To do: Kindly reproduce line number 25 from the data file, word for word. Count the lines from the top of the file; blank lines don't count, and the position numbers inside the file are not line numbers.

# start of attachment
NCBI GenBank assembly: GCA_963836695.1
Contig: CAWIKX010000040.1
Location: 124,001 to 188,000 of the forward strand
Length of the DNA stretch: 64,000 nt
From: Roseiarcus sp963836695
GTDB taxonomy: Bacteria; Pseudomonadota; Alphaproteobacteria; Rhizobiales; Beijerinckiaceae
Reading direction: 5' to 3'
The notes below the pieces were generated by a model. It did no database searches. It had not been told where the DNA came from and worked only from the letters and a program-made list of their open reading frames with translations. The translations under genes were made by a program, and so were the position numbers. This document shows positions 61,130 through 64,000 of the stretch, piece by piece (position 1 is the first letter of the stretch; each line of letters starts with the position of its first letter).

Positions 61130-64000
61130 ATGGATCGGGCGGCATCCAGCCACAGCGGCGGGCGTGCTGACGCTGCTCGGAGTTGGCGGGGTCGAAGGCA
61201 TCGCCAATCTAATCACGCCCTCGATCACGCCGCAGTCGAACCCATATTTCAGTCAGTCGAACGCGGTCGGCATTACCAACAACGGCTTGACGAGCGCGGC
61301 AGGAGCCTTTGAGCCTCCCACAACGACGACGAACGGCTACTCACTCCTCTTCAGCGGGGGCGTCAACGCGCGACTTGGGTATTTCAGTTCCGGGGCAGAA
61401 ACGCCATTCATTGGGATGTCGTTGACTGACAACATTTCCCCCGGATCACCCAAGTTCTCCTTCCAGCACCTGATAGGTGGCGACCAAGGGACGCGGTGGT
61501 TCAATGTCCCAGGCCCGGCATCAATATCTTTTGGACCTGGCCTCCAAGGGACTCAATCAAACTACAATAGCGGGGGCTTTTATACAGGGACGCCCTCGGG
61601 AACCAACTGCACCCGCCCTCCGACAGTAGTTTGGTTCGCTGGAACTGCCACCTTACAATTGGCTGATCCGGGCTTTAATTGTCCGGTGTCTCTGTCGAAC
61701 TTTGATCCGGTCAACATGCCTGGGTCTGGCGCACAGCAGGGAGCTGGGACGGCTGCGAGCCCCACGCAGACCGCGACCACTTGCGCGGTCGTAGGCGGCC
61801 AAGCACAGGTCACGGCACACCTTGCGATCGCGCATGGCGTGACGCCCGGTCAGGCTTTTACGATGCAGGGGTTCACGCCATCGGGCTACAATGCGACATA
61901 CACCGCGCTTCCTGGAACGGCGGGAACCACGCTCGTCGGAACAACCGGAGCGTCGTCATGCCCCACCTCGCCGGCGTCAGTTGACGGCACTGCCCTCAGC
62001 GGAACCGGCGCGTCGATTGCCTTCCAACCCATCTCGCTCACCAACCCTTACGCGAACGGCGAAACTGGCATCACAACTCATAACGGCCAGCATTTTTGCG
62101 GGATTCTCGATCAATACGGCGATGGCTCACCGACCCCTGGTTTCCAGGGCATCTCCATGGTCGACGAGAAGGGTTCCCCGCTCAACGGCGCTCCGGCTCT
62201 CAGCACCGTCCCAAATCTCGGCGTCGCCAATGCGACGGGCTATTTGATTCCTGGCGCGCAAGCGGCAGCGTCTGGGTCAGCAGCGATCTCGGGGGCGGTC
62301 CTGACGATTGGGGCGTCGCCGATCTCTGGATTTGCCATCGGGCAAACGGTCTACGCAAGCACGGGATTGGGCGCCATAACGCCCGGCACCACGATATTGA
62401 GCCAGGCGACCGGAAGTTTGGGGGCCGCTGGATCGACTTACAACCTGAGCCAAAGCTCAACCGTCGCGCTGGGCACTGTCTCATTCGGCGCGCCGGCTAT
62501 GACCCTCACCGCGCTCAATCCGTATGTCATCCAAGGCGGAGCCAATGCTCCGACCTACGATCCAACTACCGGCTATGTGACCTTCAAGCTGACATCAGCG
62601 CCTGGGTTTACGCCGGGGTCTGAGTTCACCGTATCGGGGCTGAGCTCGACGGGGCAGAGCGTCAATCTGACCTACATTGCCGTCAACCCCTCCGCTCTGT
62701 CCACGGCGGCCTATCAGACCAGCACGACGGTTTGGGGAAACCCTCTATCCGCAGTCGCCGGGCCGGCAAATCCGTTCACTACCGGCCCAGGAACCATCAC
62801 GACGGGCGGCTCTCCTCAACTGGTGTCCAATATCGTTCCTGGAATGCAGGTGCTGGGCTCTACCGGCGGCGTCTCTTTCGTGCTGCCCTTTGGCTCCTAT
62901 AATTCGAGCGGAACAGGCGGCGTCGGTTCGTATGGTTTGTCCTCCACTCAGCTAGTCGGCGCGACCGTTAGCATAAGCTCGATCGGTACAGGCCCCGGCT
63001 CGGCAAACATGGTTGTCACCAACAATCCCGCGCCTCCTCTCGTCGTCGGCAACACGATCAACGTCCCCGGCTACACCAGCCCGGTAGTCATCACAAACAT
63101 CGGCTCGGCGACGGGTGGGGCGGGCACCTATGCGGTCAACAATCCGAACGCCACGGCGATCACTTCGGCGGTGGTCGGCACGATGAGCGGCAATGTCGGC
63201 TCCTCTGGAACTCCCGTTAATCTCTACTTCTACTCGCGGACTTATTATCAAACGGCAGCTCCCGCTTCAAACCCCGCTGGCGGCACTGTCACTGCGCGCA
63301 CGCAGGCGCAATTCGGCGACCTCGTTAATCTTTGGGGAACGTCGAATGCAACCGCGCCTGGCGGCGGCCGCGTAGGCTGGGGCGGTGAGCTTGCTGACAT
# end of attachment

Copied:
62601 CCTGGGTTTACGCCGGGGTCTGAGTTCACCGTATCGGGGCTGAGCTCGACGGGGCAGAGCGTCAATCTGACCTACATTGCCGTCAACCCCTCCGCTCTGT